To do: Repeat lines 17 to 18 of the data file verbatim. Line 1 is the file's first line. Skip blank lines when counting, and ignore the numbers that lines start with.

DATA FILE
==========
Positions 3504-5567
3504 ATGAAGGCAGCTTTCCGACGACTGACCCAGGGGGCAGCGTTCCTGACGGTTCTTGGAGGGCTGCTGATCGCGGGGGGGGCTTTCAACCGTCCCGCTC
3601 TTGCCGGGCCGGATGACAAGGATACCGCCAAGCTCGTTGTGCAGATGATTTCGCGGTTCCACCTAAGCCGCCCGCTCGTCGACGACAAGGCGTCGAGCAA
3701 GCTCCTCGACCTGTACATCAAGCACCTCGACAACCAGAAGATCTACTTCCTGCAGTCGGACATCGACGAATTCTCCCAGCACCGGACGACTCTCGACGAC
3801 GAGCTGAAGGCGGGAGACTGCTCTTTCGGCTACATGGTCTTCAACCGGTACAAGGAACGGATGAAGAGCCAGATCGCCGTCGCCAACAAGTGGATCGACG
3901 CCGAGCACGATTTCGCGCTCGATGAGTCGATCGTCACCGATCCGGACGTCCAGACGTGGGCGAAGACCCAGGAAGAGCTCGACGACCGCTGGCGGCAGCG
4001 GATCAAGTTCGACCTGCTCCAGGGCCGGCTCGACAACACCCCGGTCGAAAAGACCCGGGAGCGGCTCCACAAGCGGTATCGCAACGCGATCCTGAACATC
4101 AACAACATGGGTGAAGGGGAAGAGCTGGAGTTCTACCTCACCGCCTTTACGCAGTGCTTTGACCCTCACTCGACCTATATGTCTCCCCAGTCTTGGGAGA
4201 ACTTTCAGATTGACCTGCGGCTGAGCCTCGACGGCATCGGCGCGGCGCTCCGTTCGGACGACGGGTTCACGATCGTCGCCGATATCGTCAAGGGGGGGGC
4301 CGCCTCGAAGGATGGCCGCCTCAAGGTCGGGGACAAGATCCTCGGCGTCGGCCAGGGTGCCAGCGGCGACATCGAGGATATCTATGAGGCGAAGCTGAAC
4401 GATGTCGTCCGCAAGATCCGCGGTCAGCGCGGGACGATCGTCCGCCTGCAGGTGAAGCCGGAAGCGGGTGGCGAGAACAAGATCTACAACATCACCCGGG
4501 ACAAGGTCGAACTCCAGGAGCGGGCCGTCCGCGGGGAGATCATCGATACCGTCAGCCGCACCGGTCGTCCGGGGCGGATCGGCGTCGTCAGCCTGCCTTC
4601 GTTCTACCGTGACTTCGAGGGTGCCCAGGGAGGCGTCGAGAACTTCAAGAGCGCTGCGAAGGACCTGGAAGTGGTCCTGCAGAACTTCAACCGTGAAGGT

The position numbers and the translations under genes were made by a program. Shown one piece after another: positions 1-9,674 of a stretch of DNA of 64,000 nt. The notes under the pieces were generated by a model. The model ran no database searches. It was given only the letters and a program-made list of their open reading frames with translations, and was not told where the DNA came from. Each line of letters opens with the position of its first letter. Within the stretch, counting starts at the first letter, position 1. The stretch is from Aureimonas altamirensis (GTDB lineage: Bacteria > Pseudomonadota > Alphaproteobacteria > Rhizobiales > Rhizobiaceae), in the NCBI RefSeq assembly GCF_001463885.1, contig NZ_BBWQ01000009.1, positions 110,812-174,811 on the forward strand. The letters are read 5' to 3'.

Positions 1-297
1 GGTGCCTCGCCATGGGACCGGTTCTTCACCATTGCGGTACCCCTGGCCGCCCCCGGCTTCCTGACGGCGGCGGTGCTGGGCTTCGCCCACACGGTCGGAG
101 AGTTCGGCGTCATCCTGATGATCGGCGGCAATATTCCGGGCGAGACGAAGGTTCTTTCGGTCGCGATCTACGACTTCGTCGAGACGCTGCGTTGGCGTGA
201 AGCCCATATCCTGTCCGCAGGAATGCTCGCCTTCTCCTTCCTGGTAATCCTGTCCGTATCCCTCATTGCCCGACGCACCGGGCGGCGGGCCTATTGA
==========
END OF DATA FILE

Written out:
101 AGTTCGGCGTCATCCTGATGATCGGCGGCAATATTCCGGGCGAGACGAAGGTTCTTTCGGTCGCGATCTACGACTTCGTCGAGACGCTGCGTTGGCGTGA
201 AGCCCATATCCTGTCCGCAGGAATGCTCGCCTTCTCCTTCCTGGTAATCCTGTCCGTATCCCTCATTGCCCGACGCACCGGGCGGCGGGCCTATTGA